Simon Linke posts:
Brice Marden at Grosvenor Hill.
"How do you massage an aura of solemnity, seriousness and depth until it reaches the epitome of a myth?
I don't know but Larry G. and Robin V are having a damn good go at being the handmaidens to that transition.
These photos are scraped from the website under 'images' for Brice M's show at Grosvenor Hill which opened on Tuesday.
All shot in the Tivoli, upstate NY, studio (except the Grosvenor Hill installation shot), the photos positively vibrate with the tremor of sensitivity® and genius™.
I heard from a number of people who were there that:
a) Brice is on auto pilot judging from the work, and
b) Brice doesn't want any association with late Rothko even though the work looks like... late Rothko.
Ten works all priced at $7.5m allegedly pre sold although I wonder about that, wonder if LG isn't massaging the market upwards towards a hitherto unknown tumescence?"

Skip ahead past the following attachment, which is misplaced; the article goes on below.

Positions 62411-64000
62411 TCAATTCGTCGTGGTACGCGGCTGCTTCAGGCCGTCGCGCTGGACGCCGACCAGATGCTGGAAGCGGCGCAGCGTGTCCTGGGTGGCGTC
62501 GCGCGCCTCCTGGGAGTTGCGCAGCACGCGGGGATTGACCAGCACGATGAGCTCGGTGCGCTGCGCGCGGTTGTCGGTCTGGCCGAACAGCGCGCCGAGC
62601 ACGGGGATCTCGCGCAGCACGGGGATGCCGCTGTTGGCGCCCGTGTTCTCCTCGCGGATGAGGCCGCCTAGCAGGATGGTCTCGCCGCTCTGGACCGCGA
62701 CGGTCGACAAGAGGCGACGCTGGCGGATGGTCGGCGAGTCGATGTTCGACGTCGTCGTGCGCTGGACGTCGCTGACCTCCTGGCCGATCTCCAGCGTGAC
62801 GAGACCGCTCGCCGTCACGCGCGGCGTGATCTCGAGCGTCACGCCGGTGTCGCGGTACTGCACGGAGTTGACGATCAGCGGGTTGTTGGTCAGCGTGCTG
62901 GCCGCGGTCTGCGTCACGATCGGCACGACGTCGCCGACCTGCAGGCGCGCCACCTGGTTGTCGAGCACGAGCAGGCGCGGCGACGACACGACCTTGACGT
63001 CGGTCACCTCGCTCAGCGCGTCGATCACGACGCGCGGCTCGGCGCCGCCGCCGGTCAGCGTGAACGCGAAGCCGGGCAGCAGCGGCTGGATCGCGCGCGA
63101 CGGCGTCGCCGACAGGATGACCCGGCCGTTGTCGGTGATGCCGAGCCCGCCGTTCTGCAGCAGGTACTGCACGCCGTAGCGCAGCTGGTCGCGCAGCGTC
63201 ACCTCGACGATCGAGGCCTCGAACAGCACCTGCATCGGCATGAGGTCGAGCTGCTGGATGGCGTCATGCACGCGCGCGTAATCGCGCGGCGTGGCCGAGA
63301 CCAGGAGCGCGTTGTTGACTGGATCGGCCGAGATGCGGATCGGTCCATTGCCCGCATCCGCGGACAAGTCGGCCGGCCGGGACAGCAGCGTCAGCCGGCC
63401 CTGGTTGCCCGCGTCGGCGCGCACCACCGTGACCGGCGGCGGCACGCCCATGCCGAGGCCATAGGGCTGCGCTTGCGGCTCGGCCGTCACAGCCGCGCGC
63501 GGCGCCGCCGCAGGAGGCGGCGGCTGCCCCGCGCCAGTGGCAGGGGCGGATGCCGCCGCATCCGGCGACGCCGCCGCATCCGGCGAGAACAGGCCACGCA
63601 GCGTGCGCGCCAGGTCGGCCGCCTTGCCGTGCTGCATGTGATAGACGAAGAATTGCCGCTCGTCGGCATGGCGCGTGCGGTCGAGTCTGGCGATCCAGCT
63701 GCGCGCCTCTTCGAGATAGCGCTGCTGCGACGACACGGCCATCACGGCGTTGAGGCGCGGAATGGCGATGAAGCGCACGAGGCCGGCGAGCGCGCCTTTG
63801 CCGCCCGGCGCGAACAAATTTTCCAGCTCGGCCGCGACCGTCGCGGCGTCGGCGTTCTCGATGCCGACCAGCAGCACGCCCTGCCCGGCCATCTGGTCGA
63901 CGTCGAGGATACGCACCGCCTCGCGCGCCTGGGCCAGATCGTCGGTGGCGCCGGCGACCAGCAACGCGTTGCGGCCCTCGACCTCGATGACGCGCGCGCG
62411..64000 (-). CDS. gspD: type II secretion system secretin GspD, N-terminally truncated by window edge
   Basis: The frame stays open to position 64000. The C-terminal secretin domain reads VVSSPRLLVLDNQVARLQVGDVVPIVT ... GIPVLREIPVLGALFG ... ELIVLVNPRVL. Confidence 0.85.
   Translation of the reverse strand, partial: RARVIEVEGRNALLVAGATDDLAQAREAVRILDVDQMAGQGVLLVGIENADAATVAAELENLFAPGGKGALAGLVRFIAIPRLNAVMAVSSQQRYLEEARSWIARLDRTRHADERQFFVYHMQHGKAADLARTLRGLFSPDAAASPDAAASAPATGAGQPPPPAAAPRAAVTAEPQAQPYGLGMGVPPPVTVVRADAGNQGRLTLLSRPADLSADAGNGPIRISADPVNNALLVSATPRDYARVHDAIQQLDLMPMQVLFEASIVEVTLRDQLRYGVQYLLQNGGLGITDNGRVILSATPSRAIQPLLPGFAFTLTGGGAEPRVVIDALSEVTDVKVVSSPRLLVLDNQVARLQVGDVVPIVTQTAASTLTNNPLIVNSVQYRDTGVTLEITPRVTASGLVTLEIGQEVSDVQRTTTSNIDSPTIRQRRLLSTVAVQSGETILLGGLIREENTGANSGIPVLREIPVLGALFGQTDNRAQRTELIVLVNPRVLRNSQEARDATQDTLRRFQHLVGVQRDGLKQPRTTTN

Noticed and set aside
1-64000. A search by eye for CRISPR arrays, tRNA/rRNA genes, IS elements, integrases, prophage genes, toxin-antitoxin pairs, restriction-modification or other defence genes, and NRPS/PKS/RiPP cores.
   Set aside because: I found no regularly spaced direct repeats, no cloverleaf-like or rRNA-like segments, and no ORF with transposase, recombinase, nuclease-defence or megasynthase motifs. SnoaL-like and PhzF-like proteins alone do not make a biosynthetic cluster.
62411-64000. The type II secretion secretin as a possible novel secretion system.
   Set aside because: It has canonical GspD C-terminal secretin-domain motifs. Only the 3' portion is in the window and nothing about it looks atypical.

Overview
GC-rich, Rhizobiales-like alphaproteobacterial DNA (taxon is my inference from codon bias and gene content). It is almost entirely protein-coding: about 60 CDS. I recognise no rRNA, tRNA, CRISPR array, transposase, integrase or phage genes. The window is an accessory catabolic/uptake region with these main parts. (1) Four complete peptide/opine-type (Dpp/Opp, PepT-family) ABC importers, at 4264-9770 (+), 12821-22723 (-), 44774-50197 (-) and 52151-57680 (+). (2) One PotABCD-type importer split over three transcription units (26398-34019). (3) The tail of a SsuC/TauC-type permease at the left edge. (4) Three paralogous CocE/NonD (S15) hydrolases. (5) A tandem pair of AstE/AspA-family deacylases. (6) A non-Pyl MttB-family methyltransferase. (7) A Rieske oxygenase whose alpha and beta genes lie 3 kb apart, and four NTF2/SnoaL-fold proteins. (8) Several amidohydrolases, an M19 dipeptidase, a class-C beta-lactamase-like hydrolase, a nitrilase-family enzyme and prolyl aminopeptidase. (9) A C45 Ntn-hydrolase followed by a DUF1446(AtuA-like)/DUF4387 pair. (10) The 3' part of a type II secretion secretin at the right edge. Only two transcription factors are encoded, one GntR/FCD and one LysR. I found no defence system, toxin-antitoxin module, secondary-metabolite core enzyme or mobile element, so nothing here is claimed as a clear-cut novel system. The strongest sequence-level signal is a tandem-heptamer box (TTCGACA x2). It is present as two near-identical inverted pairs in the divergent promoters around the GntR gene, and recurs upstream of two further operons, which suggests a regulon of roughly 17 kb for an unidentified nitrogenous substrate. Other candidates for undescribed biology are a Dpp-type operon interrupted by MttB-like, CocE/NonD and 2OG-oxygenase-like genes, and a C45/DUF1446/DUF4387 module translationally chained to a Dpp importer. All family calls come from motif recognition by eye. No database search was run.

Matthew Collings writes a post in facebook on Marden's (green) paint tubes in response to Simon Linke's post. "Rothko is never "Rothko" anyway. To be only "Terre Verte" or a tube of Michael Harding Terre Verte versus Old Holland or Winsor and Newton means as much or as little as all that "Rothko" nonsense. One is just literal, one is a metaphysics. One is nothing, just banal; but the other is banal, too, it's absurdly pretentious (Rothko's mythology, I mean). Making a culture around something, and creating something from a culture, could really involve anything -- in this case the tubes of paint are the thing; in Rothko's case Greek tragedy (or an incredibly kitschy vulgar version of it) was the thing. The green paintings here are literally green from a tube where Rothko's paintings were colours from a tube, yes (or wherever he got them at various stages in his career: pigmented size, oil paint, whatever), plus a surrounding mythology (Greek myths but also all sorts of mythology of Rothko's own time: literary Existentialism). The format of the green paintings is a bit Rothko without ever causing the painting to be at all mistakable for a Rothko. It's funny that the banality of the paint tube genesis idea is given a lot of fake grandness by the catalogue essay and PR info (if I understand you right). All these mythologies do tend to be funny and questionable even when they're much tougher than with Marden's or Rothko's kind. They really are disposable, ultimately. A culture builds up despite or against the grain of anything either the artist or the promo mechanism surrounding the marketing of the artist, intends as cultural context or cultural explanation."